Ed Martin, President | Helen Marie Taylor, Chairman
John Schlafly, Treasurer

Defending the "Doctrine for All Seasons"

Jordan Henry
07-27-2017

The purpose of this research project into the Phyllis Schlafly Report has been to see how Phyllis Schlafly’s flagship publication has been right on the issues for fifty years and how the same strategies she was using thirty, forty, and fifty years ago are still relevant today. Phyllis did much the same thing in the May 1987 Phyllis Schlafly Report, except the strategy she was defending was 164 years old at the time. Just as it was in 1823 and 1987, the Monroe Doctrine is a strong statement of policy reflecting the values held by real Americans. Let’s take a look at how the Monroe Doctrine can and should direct the current administration.

The Monroe Doctrine was established by President James Monroe in his December 2, 1823 address to Congress in which he said, “The political system of the allied powers is essentially different from that of America. We should consider any attempt on their part to extend their system to any portion of this hemisphere as dangerous to our peace and safety.” Essentially, its purpose was to inform European powers that they should not interfere with the affairs of the United States or any other American country. Likewise, it promised to refrain from interfering in the affairs of the European powers. The Monroe Doctrine quickly became the bedrock of American foreign policy, not only because of its namesake president, but because it reflected the views of most Americans that our nation should look after her own interests first and not kowtow to foreign powers. It has been invoked by presidents on all sides of the political spectrum, from Polk to Teddy Roosevelt to FDR to Kennedy to Reagan.

The Monroe Doctrine is still the bedrock of American foreign policy today because it still reflects the will of the American people. However, it has taken on a slightly different manifestation. What was once called the Monroe Doctrine is now commonly called America First. Donald Trump did not invent America First. Not even Phyllis Schlafly invented America First. However, what made their policy positions so unique is that they were able to tap into that sweet spot where public opinion and common sense collide. Americans were tired of apology tours and bad trade deals when they voted for Donald J. Trump last November. They want America to be for Americans.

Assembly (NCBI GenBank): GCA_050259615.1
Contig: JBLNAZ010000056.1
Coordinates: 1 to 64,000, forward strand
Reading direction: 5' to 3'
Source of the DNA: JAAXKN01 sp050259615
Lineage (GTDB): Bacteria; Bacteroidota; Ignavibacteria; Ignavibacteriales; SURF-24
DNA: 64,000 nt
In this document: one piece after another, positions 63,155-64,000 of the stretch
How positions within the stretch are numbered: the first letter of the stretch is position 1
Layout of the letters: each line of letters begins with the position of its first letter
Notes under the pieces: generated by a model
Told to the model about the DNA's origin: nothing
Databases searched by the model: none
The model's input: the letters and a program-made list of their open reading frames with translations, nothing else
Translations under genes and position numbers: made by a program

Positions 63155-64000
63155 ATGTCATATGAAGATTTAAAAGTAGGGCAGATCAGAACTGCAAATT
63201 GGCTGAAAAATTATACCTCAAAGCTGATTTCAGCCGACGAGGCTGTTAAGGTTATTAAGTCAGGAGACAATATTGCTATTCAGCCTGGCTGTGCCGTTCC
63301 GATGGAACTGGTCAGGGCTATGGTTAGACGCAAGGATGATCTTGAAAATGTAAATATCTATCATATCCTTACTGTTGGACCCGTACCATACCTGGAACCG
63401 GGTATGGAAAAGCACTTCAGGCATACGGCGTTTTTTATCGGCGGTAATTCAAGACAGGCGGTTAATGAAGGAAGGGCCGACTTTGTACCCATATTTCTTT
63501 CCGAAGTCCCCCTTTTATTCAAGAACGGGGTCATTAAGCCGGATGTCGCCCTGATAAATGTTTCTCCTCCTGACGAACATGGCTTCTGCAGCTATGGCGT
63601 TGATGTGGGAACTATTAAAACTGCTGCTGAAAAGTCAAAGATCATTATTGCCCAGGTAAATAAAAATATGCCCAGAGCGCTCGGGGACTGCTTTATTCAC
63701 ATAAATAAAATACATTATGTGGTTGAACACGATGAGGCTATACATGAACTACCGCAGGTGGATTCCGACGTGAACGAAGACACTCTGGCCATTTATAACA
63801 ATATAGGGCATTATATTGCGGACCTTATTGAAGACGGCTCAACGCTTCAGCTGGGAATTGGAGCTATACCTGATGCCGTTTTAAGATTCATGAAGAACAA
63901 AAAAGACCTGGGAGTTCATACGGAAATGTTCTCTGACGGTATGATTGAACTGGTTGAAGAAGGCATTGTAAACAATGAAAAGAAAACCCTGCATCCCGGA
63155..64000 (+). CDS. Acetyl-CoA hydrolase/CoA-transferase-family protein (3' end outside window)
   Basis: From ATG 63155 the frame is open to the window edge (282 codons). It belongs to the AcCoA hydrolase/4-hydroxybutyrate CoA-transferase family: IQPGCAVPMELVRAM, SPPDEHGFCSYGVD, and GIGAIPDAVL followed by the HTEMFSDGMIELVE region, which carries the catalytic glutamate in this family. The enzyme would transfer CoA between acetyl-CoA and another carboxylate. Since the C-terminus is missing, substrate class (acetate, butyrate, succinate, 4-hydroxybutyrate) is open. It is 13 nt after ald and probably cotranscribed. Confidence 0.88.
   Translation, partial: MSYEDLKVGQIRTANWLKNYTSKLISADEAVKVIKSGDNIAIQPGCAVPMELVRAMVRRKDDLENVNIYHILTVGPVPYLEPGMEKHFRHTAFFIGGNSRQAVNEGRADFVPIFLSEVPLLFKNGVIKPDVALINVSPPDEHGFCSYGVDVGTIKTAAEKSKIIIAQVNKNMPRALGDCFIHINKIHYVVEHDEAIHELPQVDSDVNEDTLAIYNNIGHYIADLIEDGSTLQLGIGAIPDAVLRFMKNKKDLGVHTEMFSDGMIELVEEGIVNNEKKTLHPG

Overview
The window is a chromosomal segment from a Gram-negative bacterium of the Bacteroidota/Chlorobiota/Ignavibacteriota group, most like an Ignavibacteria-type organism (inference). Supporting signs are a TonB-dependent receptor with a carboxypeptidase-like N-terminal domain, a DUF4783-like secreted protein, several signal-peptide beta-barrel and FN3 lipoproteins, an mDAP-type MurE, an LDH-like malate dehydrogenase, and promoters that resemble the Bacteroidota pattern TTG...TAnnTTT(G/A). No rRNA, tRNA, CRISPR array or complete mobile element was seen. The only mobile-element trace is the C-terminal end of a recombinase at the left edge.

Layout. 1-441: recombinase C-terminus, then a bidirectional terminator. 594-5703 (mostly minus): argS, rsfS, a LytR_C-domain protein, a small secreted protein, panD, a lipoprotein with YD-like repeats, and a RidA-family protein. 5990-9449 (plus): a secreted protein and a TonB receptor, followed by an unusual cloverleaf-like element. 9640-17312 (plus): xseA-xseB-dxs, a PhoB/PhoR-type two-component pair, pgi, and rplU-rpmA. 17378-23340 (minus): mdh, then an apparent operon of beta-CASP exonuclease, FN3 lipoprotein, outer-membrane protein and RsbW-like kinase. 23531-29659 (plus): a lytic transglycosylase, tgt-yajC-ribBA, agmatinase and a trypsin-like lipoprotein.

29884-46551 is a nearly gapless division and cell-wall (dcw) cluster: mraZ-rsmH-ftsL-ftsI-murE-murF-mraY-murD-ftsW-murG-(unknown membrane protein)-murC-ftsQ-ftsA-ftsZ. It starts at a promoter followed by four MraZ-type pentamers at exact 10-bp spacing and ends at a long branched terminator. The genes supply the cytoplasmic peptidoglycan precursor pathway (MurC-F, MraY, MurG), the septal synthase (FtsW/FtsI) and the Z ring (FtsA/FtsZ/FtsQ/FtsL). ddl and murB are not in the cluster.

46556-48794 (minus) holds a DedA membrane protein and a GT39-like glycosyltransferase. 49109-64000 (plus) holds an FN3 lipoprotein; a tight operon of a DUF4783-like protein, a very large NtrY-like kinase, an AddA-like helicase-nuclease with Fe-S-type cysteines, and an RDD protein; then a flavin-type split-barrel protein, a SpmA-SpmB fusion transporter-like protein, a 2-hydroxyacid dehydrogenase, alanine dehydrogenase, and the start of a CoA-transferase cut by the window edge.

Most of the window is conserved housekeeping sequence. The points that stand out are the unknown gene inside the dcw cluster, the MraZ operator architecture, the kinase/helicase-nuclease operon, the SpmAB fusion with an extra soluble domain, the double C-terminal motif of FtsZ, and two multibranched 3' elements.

Most people do not think about the fact that “America First” does not mean “America Only.” We are not trying to infringe on other nations or conquer anyone. The Monroe Doctrine took a similarly defensive stance. Essentially, we promised that if they did not mess with us, we would not mess with them and we would happily enjoy a warm and cordial friendship. However, America’s first priority would always be the interests of the American people.

Phyllis Schlafly recognized the modern importance of the Monroe Doctrine in her May 1987 Phyllis Schlafly Report. She said, “He [Monroe] bequeathed to us a property that is part of our national honor. The Monroe Doctrine is a doctrine for all seasons. May it live forever.” National sovereignty is one of the defining issues of our time, and of the Trump presidency. We must stand strongly beside him and lift high the public sentiment that we want America to put America first. President James Monroe may have been the first to vocalize this doctrine, but it is up to us to preserve. We must ensure that this “doctrine for all seasons” truly does “live forever” so we can preserve our strong Union for generations to come.

Please click below to view the May 1987 Phyllis Schlafly Report in its entirety. Also included in this week’s celebration of the Phyllis Schlafly Report is a special look at the twentieth anniversary issue from August 1987. If you have just started reading articles in this special series, reading the August 1987 issue is a great way to catch up on the first twenty years of PSR highlights.

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